Abbas to Convene Palestinian Leadership to Decide on Resumption of Talks With Israel

U.S. envoy John Kerry urges Israel to carefully consider the 2002 Arab League peace initiative, which it rejected in the past.

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Optimism wafted in from Amman on Wednesday about the potential resumption of the peace process, after U.S. Secretary of State John Kerry won Arab League backing for his effort to restart Israeli-Palestinian negotiations.

Sources in both Jerusalem and Ramallah believe the chances that a resumption of talks will be announced in the next few days are high. But the Prime Minister’s Office has maintained strict silence with regard to Kerry’s meetings in Amman.

The nine foreign ministers of Arab League countries who met with Kerry in Amman said they gave Palestinian Authority President Mahmoud Abbas their full backing to return to the negotiating table. They also praised Kerry’s efforts.

“The Arab delegates believe Kerry’s ideas proposed to the committee today constitute a good ground and suitable environment for restarting the negotiations, especially the new and important political, economic and security elements,” their statement said.

The statement followed a five-hour meeting in Amman between Kerry and Abbas and a meeting Abbas held with the Arab League delegation.

Abbas will convene the Palestinian leadership in Ramallah on Thursday for a decisive meeting on whether to resume talks with Israel or not. The Arab League’s announcement was apparently aimed at boosting Abbas’ credibility as he faces the senior members of the PLO Executive Committee, many of whom are reluctant to resume diplomatic contacts with Israel.

A PLO source told Haaretz that Abbas had pressed to hold the meeting on Thursday, even though a meeting with the leadership had already been scheduled for Saturday. Abbas’ office described Wednesday’s meeting as “urgent.”

“I don’t know what this means, but there’s no doubt that something’s cooking,” the PLO official said. “We in the leadership have no new information, since the meetings the president held with Kerry were either one-on-one or held in a very limited forum.”

After meeting the Arab League representatives in Amman, Kerry said he believed he was close to breaking the impasse in the peace process, adding that the gaps between the Israelis and Palestinians had been greatly narrowed.

Kerry also urged Israel to carefully consider the 2002 Arab League peace initiative, which it rejected in the past.

“Israel needs to look hard at this initiative, which promises Israel peace with 22 Arab nations and 35 Muslim nations − a total of 57 nations that are standing and waiting for the possibility of making peace with Israel,” he said.

The plan, put forward by Saudi Arabia at an Arab League summit in Beirut in 2002, offered full recognition of Israel, but only if it gave up all land seized in the 1967 Six-Day War and agreed to a “just solution” for Palestinian refugees.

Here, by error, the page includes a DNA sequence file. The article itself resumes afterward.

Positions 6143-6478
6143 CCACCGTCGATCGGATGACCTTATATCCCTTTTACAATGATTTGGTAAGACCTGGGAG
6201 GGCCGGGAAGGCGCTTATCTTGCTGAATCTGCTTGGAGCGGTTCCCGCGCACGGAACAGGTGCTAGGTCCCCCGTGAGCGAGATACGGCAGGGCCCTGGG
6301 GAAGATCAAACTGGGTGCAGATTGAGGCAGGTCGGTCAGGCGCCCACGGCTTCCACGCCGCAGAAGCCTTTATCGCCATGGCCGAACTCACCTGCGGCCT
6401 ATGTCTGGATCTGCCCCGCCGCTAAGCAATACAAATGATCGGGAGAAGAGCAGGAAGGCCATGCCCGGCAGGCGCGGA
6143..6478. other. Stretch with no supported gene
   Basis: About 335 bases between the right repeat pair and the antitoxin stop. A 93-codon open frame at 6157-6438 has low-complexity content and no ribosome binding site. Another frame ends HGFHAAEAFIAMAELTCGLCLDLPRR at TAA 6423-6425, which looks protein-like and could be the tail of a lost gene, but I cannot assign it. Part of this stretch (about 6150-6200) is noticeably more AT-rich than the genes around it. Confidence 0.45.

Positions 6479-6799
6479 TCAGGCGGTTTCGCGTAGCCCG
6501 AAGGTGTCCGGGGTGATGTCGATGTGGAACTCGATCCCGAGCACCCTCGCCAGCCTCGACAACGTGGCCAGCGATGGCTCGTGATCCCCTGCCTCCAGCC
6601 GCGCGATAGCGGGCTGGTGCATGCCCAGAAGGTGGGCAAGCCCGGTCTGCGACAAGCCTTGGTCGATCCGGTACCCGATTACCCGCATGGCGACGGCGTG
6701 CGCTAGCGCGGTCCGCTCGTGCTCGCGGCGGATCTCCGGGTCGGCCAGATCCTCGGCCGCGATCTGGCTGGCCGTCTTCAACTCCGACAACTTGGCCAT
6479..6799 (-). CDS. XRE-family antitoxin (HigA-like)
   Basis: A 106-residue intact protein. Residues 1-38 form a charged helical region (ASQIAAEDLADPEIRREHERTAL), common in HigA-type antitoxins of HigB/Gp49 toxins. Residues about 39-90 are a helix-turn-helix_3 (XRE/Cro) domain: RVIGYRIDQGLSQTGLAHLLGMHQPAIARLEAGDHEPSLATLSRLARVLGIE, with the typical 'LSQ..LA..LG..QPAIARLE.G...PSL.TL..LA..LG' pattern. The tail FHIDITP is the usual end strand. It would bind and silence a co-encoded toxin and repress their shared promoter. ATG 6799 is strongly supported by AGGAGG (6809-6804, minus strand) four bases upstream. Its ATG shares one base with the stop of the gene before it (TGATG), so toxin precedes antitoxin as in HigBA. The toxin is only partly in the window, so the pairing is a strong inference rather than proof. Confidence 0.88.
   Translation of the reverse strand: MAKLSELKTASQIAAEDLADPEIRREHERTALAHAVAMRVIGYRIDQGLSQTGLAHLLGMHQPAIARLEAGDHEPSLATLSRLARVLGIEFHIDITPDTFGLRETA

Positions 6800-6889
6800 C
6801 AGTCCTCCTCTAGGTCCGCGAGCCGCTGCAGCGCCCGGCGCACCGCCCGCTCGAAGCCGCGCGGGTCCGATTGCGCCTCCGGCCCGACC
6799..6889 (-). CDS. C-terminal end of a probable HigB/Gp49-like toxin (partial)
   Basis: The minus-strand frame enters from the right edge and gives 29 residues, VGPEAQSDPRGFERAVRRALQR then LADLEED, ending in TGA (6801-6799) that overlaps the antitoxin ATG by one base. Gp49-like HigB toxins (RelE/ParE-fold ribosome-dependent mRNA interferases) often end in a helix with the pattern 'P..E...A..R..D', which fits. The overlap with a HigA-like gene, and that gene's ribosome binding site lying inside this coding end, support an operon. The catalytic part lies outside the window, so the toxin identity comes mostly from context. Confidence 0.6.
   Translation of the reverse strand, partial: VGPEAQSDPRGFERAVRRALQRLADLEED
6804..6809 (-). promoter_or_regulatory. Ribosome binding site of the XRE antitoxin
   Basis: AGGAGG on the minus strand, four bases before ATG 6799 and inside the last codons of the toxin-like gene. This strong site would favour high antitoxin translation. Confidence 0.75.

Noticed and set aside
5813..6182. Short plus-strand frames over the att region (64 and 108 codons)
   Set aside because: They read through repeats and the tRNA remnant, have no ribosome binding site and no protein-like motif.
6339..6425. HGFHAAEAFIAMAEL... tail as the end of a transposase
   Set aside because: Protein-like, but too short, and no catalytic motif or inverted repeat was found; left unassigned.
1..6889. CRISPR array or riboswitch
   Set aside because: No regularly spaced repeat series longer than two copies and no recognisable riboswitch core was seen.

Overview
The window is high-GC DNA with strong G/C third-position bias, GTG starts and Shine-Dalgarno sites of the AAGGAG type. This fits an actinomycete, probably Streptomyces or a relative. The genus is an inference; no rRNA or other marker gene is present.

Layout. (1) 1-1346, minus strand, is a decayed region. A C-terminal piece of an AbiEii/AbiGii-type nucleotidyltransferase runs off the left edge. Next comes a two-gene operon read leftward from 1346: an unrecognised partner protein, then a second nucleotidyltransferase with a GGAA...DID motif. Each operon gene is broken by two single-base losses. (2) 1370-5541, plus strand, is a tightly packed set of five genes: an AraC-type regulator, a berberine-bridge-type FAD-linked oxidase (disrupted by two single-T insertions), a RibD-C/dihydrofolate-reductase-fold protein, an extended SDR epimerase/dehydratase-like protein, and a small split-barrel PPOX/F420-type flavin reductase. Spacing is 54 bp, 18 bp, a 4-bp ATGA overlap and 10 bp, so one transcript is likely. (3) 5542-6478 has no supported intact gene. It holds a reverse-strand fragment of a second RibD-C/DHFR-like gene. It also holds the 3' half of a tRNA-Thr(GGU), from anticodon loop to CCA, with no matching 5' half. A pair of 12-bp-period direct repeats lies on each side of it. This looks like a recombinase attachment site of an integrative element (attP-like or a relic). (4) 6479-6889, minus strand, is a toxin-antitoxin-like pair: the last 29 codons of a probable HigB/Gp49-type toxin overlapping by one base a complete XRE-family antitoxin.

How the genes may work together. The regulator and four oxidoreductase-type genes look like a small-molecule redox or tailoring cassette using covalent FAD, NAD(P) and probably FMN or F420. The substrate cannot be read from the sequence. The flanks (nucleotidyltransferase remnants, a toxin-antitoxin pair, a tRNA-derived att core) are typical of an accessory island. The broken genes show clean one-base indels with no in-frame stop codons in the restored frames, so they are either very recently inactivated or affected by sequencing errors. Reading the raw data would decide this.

Softening the plan three months ago, a top Qatari official raised the possibility of land swaps in setting future Israeli-Palestinian borders.

A senior Palestinian official said he believed Abbas planned to return to the negotiating table for a limited time so the Palestinians would not be perceived as recalcitrant. He added that Palestinian morale had been boosted by the European Union announcement that it planned to formally distinguish between Israel and the territories, including East Jerusalem and the Golan Heights, for purposes of funding and cooperation.

A source involved in the contacts with Kerry said on Wednesday that if there had been any kind of breakthrough, it had happened within the previous 24 hours.

“From conversations I had with people directly involved in the talks in recent days, they seemed pretty pessimistic,” he said. “It could be that during the last two meetings there was some development, despite the pessimism and despite the total lack of faith that [Prime Minister Benjamin] Netanyahu could offer a suggestion or formula that would lead to the renewal of talks. This is due to the remarks made by some of his ministers in recent days and the decision to approve construction of hundreds of new housing units in the settlements.”

The Civil Administration in the West Bank on Wednesday gave the go-ahead for the construction of 732 new homes in the ultra-Orthodox city of Modi’in Ilit and 19 homes in Kfar Adumim.

“These are very preliminary stages,” an Israeli spokeswoman said, after the Civil Administration’s Supreme Planning Council gave the green light for the projects. “Any more advanced stages require the approval of the Defense Ministry.”

Abbas has said settlement expansion must stop before the negotiations that collapsed in 2010 can resume. Netanyahu has called on him to return to talks unconditionally.

If the PLO gives Abbas the go-ahead, Kerry is widely expected to issue a statement saying the talks will resume on the basis of the pre-1967 lines with possible land swaps, and that the goal is two states for two peoples.

The Palestinians are expected to commit to not making any unilateral moves against Israel in the United Nations, while Israel will commit to restricting building in the settlements during the talks, releasing a few dozen Palestinian prisoners and making other gestures.

U.S. Secretary of State John Kerry, back to camera, meeting with Arab League officials in Jordan on Wednesday, July 18th, 2013.Credit: Reuters

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